The case of the balding preschooler

Somya Abubucker, Bernard A Cohen

Research output: Contribution to journalArticlepeer-review

Abstract

A common cause of focal nonscarring alopecia in children is trichotillomania (TTM), a pediatric-onset obsessive-compulsive and related disorder. Although it is useful to differentiate between the early-onset TTM that tends to be more automatic and self-limited and the later-onset more compulsive and persistent variant, currently TTM is not formally subtyped. The diagnosis of TTM is clinical, with the key elements being a history that is positive for hair manipulation, physical examination that shows patches of incomplete alopecia with irregular borders, and trichoscopy demonstrating broken hairs on a normal scalp. Early-onset TTM responds well to simple behavior interventions, and later-onset TTM is best managed with behavior and pharmacologic therapy.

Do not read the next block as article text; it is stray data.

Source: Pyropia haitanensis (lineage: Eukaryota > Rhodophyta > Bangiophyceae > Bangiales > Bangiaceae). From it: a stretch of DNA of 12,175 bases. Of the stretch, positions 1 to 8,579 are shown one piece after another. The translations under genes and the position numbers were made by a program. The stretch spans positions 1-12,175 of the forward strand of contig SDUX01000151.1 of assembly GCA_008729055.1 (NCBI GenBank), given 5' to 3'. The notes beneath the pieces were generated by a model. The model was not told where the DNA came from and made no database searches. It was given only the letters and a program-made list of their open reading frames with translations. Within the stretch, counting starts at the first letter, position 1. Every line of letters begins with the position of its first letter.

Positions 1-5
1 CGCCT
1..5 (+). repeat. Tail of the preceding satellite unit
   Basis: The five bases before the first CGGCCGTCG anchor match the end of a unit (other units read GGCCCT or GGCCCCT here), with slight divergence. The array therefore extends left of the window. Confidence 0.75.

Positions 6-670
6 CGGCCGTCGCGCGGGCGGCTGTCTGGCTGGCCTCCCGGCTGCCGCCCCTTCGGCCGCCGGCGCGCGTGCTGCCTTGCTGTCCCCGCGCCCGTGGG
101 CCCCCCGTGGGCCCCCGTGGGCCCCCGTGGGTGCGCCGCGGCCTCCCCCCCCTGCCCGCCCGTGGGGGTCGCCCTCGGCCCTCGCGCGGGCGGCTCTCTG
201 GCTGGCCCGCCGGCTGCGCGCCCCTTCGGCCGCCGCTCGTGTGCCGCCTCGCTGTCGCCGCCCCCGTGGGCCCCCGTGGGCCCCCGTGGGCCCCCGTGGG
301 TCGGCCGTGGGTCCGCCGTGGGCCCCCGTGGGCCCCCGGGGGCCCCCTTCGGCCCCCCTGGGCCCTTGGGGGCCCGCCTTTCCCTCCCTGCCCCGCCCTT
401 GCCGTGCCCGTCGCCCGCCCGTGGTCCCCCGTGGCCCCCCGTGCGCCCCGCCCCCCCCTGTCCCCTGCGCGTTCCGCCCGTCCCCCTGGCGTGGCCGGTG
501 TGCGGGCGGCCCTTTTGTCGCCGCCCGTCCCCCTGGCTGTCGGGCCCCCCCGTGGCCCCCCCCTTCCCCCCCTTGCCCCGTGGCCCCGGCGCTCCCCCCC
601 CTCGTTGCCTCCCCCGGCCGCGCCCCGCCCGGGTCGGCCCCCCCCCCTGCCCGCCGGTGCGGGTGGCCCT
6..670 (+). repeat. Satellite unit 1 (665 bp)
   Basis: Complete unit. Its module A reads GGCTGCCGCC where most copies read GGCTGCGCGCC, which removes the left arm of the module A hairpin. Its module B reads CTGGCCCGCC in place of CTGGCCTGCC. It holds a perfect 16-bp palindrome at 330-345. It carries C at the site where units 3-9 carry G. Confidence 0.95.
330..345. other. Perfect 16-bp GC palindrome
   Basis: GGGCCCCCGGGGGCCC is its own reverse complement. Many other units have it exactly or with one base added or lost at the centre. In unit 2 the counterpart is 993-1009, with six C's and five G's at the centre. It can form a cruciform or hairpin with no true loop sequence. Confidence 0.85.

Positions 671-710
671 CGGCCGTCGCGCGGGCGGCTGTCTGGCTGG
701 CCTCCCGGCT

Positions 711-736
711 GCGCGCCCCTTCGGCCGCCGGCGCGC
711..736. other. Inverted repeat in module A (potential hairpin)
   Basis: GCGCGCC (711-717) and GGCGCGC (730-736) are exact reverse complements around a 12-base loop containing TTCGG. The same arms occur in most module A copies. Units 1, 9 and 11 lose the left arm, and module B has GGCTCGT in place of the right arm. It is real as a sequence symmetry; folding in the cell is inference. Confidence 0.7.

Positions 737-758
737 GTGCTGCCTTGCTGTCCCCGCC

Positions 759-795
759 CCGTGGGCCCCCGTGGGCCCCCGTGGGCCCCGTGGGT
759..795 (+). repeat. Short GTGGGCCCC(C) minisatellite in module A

Original languageEnglish (US)
Pages (from-to)e41-e44
JournalPediatrics in Review
Volume38
Issue number11
DOIs
StatePublished - Nov 1 2017

ASJC Scopus subject areas

  • Pediatrics, Perinatology, and Child Health

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